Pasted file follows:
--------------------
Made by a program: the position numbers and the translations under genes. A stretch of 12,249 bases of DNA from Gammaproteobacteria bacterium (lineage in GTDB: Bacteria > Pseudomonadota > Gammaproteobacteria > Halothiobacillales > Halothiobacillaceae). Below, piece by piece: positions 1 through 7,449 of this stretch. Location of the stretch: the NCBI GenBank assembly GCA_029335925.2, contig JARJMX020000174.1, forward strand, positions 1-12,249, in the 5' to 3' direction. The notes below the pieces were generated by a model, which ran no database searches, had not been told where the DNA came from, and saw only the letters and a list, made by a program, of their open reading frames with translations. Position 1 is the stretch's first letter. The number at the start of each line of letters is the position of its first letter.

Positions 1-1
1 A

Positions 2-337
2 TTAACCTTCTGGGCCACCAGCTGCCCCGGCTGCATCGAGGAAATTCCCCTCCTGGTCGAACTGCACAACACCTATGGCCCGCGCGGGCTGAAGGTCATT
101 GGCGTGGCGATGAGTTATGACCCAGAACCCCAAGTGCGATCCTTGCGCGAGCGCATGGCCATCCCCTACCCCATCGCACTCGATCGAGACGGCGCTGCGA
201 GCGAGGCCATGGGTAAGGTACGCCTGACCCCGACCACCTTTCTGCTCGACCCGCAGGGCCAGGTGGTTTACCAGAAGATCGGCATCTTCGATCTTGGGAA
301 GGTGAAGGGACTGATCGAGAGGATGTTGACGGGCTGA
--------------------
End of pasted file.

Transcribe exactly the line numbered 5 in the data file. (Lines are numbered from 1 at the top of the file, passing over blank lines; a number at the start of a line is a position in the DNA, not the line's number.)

2 TTAACCTTCTGGGCCACCAGCTGCCCCGGCTGCATCGAGGAAATTCCCCTCCTGGTCGAACTGCACAACACCTATGGCCCGCGCGGGCTGAAGGTCATT